The Purloining of Prince Oleomargarine puts this theory to the test. The story is inspired by sixteen pages of explicit notes left unfinished by Mark Twain in 1879, and discovered in 2011 in the Mark Twain Papers by well-known Mark Twain scholar John Bird, who noticed a bracketed note by Twain at one point in the narrative that records Susy's response to the tale. Bird suddenly recognized that he was reading what are very likely the only notes Twain ever preserved for any of the countless bedtime stories he told his daughters. After the University of California Press declined to publish the unfinished story, Bird, with Mark Twain Project (MTP) editor Bob Hirst's cooperation, brought the notes to the attention of the Mark Twain House and Museum. Tina Wexler of IMC Partners, on behalf of the Mark Twain House, showed them to Frances Gilbert of Random House, who arranged to have the story reconceived and completed by the Caldecott Medal-winning husband and wife team of Philip (text) and Erin (illustrator) Stead. Doubleday Books for Young Readers (an imprint of Random House Children's Books) has announced a first printing of 250,000 copies, and sales of the book will benefit the Mark Twain House & Museum, the MTP, and the University of California Press.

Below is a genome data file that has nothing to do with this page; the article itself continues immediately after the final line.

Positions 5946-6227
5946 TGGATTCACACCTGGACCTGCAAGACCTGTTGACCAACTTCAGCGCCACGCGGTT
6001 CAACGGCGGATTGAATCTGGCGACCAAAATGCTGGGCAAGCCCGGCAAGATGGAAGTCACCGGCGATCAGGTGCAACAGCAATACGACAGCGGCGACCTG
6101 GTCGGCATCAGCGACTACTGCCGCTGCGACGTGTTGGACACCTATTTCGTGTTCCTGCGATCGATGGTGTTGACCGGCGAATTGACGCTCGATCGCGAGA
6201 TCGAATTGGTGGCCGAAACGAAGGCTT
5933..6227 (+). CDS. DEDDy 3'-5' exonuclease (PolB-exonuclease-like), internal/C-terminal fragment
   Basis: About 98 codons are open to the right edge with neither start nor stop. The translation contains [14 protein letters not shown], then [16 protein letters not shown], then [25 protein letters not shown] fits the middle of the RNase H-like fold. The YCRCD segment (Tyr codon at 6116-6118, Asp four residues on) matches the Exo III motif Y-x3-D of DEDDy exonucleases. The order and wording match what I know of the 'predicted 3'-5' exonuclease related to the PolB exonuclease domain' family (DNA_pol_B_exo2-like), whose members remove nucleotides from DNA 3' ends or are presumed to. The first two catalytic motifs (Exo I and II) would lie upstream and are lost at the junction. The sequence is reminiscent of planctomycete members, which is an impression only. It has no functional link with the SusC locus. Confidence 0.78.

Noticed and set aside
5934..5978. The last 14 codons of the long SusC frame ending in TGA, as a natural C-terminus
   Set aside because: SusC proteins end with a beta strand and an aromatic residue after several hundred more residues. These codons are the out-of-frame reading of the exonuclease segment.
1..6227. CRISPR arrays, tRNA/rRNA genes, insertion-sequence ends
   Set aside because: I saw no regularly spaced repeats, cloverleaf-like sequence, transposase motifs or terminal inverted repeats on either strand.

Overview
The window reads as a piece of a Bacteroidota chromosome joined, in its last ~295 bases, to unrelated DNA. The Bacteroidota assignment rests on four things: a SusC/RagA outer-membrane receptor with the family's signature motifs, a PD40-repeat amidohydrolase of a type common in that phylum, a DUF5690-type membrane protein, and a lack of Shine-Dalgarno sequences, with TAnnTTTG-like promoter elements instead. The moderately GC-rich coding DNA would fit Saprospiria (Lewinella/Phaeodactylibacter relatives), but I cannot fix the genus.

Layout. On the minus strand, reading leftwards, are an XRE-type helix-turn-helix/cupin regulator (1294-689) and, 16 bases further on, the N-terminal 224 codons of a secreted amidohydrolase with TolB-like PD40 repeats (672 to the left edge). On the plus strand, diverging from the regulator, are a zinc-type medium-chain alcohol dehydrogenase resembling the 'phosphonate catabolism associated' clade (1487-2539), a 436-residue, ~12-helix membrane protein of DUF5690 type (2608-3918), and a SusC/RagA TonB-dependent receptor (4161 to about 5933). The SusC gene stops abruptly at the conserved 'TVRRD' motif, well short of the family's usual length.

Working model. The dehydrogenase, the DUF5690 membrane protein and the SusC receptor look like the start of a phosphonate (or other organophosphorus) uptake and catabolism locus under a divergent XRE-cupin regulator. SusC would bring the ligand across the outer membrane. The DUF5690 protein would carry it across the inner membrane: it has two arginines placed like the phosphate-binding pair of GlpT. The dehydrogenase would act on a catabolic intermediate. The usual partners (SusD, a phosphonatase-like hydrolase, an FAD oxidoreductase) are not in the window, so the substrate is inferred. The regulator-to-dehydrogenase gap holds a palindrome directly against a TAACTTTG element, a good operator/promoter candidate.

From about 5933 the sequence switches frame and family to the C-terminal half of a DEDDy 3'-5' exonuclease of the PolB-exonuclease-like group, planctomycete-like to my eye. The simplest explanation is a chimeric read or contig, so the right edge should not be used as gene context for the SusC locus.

Unlike Twain's bedtime stories in Hartford, his story about a kidnapped prince was first told in Paris when Clara was five and Susy was seven, and was based on a picture in a magazine, not the bric-a-brac on the mantel back home. Twain's notes sketch out in telling detail the experiences of a boy named Johnny, whose dying mother leaves him some seeds she was given by an old woman she believed was probably a fairy. After she dies, Johnny follows her careful instructions, planting and watering the seeds, and eating the flower that blossoms forth, which gives him the magical ability to communicate with all kinds of animals (anticipating Dr. Doolittle by four decades). He first meets a kangaroo (which provoked Susy's comment that Twain recorded which in turn led to John Bird's recognition of what the story represented), and soon all of the animals of the forest join forces to build him a new home. One day Johnny finds a royal handbill offering a reward to anyone who can rescue the king's son who has been kidnapped by giants. Johnny, with his animal friends, heads to the king's castle and strikes a bargain after demonstrating to the skeptical king that he--a small insignificant boy--could indeed converse with the menagerie now under his command. He soon sets off with his animal friends to rescue the prince, tracking him to a cave guarded by two dragons who never sleep, and there, without warning, Twain's notes abruptly end.